Q: This applies to the recordings of team meetings as well?
A: Yes, if it contains that kind of information like trade secrets or things of that nature.
Q: Right, so this hinges on the kind of information shared. This means that the way someone behaves or the way employees are being treated is technically not a trade secret, then?
A: I suppose not. If it doesn’t contain confidential information, then no.
Banning a CEO from access to company accounts
Q: Does the finance person have the right to lock the CEO out of company accounts? If yes, under what circumstances?
A: For this one, I don’t know whether Sylvia is the Director of the company or not. She’s listed as the CEO of the company. By right, the CEO should be the company’s Director, but I don’t know whether she’s listed on the Accounting and Corporate Regulatory Authority (ACRA) board of registers.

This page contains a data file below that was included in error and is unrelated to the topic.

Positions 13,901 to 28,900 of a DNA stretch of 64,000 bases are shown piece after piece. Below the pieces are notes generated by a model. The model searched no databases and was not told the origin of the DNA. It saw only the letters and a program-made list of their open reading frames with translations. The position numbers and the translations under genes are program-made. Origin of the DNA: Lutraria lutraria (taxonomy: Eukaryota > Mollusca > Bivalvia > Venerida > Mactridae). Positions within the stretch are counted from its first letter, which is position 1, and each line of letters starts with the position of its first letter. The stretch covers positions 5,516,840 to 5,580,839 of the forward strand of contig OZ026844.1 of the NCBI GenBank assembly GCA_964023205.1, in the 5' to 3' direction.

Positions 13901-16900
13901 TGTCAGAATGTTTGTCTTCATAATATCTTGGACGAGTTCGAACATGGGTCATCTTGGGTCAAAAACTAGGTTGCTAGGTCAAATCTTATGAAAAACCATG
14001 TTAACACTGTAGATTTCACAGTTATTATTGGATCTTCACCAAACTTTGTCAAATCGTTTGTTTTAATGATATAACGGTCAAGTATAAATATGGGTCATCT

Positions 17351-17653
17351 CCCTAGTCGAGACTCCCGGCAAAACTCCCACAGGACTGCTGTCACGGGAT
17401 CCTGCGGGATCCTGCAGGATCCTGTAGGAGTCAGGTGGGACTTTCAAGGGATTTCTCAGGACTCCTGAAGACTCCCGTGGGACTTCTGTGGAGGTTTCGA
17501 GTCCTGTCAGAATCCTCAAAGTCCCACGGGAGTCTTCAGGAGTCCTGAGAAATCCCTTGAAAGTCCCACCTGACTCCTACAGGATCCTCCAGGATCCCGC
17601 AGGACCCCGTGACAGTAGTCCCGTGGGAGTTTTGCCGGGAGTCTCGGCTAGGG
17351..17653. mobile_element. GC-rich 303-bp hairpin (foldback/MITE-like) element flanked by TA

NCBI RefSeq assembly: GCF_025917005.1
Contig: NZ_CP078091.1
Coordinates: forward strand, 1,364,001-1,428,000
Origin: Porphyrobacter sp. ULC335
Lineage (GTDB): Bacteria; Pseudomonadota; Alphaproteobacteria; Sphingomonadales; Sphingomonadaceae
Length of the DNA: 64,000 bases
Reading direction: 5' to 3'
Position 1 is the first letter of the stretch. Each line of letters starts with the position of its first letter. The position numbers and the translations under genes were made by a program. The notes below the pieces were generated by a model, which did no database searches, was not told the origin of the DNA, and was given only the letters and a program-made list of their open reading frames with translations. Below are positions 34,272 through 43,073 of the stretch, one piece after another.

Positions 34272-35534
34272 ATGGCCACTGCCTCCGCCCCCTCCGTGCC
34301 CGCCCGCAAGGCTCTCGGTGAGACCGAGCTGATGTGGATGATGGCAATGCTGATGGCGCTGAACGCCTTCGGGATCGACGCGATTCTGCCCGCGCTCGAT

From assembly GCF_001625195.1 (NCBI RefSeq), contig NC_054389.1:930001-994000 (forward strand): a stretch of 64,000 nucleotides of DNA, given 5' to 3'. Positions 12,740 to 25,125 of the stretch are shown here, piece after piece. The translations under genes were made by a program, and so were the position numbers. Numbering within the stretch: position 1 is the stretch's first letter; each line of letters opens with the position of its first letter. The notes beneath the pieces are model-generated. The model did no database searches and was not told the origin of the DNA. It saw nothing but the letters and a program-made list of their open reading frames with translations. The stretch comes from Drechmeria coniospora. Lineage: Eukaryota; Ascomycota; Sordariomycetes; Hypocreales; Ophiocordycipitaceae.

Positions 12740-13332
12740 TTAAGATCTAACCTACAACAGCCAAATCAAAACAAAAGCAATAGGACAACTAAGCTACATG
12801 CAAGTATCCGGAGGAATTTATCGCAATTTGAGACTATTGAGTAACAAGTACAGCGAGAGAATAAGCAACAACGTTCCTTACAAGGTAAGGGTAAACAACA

CEO is at least a management position. If you’re a CEO of the company, then it is part of your job scope to look at its financial accounts and make decisions with them.
You can’t just lock this person out because this person cannot function in their role. But if we’re talking about the law, a Director of the company normally has access to the accounts.
So, unless you fire the person or the person has resigned or terminated, they will have access to the accounts.
For this role as CEO, I don’t know whether it’s a Director type of role where, by law, she has access to the accounts. But if it is something that she needs for her job and it’s within her job scope, then, you cannot just bar her from the account because she cannot function in a role after that.
Q: When co-founders can no longer work with each other, are they allowed to split the assets (what assets can be split or shared and what cannot) and manage their own company with the same branding?